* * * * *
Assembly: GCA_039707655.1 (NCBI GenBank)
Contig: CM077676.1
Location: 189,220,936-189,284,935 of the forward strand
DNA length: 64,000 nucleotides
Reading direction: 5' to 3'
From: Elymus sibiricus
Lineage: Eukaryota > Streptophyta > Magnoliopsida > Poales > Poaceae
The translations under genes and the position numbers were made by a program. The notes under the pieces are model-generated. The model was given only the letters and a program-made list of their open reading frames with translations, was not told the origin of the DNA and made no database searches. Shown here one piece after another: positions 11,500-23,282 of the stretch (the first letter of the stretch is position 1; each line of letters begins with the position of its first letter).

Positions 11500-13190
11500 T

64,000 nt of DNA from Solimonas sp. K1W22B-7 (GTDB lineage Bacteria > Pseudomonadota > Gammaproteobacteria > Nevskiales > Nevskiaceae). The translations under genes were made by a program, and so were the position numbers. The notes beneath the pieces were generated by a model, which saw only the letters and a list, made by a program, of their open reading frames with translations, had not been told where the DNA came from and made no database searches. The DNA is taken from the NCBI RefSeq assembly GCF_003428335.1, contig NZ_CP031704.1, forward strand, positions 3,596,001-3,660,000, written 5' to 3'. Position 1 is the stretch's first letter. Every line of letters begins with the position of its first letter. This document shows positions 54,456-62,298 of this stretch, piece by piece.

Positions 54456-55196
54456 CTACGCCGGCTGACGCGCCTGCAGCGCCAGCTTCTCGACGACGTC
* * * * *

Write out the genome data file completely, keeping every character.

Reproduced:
Assembly: GCA_039707655.1 (NCBI GenBank)
Contig: CM077676.1
Location: 189,220,936-189,284,935 of the forward strand
DNA length: 64,000 nucleotides
Reading direction: 5' to 3'
From: Elymus sibiricus
Lineage: Eukaryota > Streptophyta > Magnoliopsida > Poales > Poaceae
The translations under genes and the position numbers were made by a program. The notes under the pieces are model-generated. The model was given only the letters and a program-made list of their open reading frames with translations, was not told the origin of the DNA and made no database searches. Shown here one piece after another: positions 11,500-23,282 of the stretch (the first letter of the stretch is position 1; each line of letters begins with the position of its first letter).

Positions 11500-13190
11500 T

64,000 nt of DNA from Solimonas sp. K1W22B-7 (GTDB lineage Bacteria > Pseudomonadota > Gammaproteobacteria > Nevskiales > Nevskiaceae). The translations under genes were made by a program, and so were the position numbers. The notes beneath the pieces were generated by a model, which saw only the letters and a list, made by a program, of their open reading frames with translations, had not been told where the DNA came from and made no database searches. The DNA is taken from the NCBI RefSeq assembly GCF_003428335.1, contig NZ_CP031704.1, forward strand, positions 3,596,001-3,660,000, written 5' to 3'. Position 1 is the stretch's first letter. Every line of letters begins with the position of its first letter. This document shows positions 54,456-62,298 of this stretch, piece by piece.

Positions 54456-55196
54456 CTACGCCGGCTGACGCGCCTGCAGCGCCAGCTTCTCGACGACGTC